Wednesday, March 05, 2014

`Many Forgotten Human Curiosities'

Andrew Rickard at Graveyard Masonry has posted an excerpt from a book previously unknown to me (as most of his books are, for which I’m grateful) that might have been lifted from my life forty years ago. E.M. Martin in Wayside Wisdom: A Book for Quiet People (Longmans, Green & Co., 1920) describes an old woman “in Workhouse bonnet and shawl” who furtively reads Pascal's Pensées while standing in front of a second-hand bookshop, “lost to the noise of the street or the mud that splashed upon the pavement.” In 1975, I worked for nine months as a clerk in Kay’s Books on Prospect Avenue in Cleveland. Eight years ago, shortly after launching Anecdotal Evidence, I wrote about the experience, and just two weeks ago I received a comment on the post (eight in eight years!) from a former Kay’s patron. 

Most days I worked on the second floor, a sprawling arrangement of tables and shelves holding Mrs. Kay’s stock of science fiction and mysteries, veterinary medicine, political science, mathematics, The Anarchist Cookbook, biography, Civil War history, economics, pharmacology and Iceberg Slim novels. Martin’s anecdote reminded me of two customers, both deserving of remembrance and understanding. The first was a young black man usually dressed in checkered bell-bottoms, platform shoes, turtleneck and knit cap, even in summer. His efforts to appear cool and street-smart were no match for his drug habit. He twitched and sweated and always looked worried. Mrs. Kay never disguised her contempt for blacks of any variety, let alone junkies, and if our patron slipped past her perch on the first floor and walked the long concrete stairway to the second, he was safe for a little while and would stand by one of the rotating display stands and read Iceberg Slim, sometimes for an hour or more, until his connection arrived. They would retire to a far corner, invisible to us, and conduct their transaction. The young man never caused a problem. We never suspected him of theft, spoke to him or learned his name. He wanted to read Iceberg Slim and get high. 

The other memory concerns a man whose name I do remember, though I won’t use it. He was fifty-ish, white (exceedingly pale, in fact), and always dressed in suit and tie, rain coat and homburg. In profile he reminded me of an anemic Dick Tracy, and he might have passed for an insurance agent or Methodist minister. He was expressionless and never made eye contact. I didn’t mention that much of the second floor at Kay’s was taken up with stacks of old magazines and the pornography section. The latter consisted largely of racks of paperback books subdivided into genres (B&D, S&M, shemales, enemas, etc.). This was uncharted territory and made me squeamish. Our man in the rain coat, who always arrived mid-afternoon, went to the bins of old skin magazines from the fifties and sixties – softcore, black and white, and always rather sad. There he would spend an hour or so, leafing through the pages, murmuring and, as he grew more agitated, hitting himself on the chest and face. He never bought anything and seldom spoke with anyone other than himself. We left him alone, partly out of fear, I suppose, but occasionally Mrs. Kay would come upstairs and chase him out of the store.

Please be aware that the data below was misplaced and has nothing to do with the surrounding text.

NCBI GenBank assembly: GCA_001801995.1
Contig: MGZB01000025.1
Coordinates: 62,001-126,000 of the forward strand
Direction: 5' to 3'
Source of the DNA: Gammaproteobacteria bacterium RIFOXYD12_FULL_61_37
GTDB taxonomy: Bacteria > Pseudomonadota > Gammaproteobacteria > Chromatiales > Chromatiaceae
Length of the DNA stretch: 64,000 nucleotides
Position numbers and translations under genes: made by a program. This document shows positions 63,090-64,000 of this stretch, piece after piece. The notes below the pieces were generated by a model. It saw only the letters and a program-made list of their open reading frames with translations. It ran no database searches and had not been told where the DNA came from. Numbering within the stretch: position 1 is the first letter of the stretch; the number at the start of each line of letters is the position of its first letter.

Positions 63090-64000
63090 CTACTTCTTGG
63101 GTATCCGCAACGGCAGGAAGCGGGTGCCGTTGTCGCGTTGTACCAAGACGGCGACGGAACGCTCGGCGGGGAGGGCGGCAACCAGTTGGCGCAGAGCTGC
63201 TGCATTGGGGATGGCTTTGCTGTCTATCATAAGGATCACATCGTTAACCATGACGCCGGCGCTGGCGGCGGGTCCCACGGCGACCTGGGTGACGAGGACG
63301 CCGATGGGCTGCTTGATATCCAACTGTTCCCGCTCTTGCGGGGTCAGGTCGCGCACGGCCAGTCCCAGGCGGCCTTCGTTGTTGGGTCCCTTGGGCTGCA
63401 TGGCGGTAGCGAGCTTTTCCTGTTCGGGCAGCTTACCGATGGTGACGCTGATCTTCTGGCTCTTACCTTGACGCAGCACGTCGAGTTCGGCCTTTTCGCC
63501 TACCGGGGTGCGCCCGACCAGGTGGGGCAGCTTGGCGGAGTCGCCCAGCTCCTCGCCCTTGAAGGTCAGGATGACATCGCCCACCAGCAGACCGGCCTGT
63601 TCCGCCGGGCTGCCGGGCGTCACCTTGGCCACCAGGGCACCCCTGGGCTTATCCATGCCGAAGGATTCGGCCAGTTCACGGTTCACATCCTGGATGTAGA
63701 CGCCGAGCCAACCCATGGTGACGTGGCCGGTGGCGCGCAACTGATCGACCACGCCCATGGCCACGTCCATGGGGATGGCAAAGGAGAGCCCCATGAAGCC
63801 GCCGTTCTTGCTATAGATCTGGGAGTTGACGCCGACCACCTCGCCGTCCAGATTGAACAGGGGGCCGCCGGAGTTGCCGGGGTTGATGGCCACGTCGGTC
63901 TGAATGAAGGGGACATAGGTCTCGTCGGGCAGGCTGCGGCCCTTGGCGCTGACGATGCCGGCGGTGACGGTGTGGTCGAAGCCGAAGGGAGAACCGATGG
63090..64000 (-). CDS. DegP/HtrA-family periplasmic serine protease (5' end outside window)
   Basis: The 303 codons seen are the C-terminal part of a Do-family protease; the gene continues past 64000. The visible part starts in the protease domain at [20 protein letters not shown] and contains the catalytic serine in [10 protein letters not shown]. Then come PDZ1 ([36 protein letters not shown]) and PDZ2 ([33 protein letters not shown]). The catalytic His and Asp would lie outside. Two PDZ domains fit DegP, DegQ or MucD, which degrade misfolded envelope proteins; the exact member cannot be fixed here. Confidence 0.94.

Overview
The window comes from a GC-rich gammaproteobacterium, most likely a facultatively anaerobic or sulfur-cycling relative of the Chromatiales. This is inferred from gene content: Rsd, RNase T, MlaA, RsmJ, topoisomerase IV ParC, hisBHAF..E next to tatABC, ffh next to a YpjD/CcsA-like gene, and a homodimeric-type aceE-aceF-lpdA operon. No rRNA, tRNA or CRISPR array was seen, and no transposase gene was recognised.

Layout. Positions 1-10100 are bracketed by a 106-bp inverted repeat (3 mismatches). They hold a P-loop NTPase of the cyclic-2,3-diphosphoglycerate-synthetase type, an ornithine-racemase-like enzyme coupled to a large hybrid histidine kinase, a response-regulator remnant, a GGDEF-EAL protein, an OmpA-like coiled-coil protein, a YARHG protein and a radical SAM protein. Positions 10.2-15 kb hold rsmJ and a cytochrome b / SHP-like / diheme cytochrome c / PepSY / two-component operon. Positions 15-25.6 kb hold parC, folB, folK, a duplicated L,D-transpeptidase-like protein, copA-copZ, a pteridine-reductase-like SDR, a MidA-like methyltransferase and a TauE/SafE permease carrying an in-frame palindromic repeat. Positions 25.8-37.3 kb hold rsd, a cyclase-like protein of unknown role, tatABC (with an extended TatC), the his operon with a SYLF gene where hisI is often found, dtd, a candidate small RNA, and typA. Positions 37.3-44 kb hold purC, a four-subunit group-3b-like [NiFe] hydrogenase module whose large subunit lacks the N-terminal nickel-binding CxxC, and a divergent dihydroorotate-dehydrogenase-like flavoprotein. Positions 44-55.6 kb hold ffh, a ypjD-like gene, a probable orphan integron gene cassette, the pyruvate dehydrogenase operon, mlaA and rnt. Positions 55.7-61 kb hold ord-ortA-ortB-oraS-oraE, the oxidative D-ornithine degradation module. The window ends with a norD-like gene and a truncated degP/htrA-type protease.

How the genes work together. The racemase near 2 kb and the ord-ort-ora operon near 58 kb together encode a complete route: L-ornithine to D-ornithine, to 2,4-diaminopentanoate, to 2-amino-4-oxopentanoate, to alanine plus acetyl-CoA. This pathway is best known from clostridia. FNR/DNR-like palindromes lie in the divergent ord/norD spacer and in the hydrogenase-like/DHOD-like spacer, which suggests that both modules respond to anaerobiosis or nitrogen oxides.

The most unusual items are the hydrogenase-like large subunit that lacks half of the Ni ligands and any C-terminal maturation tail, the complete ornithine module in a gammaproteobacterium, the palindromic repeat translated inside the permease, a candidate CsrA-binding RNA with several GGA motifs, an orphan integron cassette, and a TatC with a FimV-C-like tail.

Based on Andrew’s post, I took Wayside Wisdom from the library. In the first sentence, Martin speaks well of “that greatly abused person, the wayside tramp.” I know nothing else about Martin, who seems to be a more wistful, genteel descendent of greater forebears, Cobbett and Borrow. Think of the young man and the middle-aged man in the bookstore forty years ago when reading this sentence, the one that immediately precedes the passage selected by Andrew: “For through the doorway of such shops pass, in the slow procession of the years, many forgotten human curiosities; and the seller, waiting expectant among the books he has learned to love, never knows to what strange adventure the day may not give birth.”

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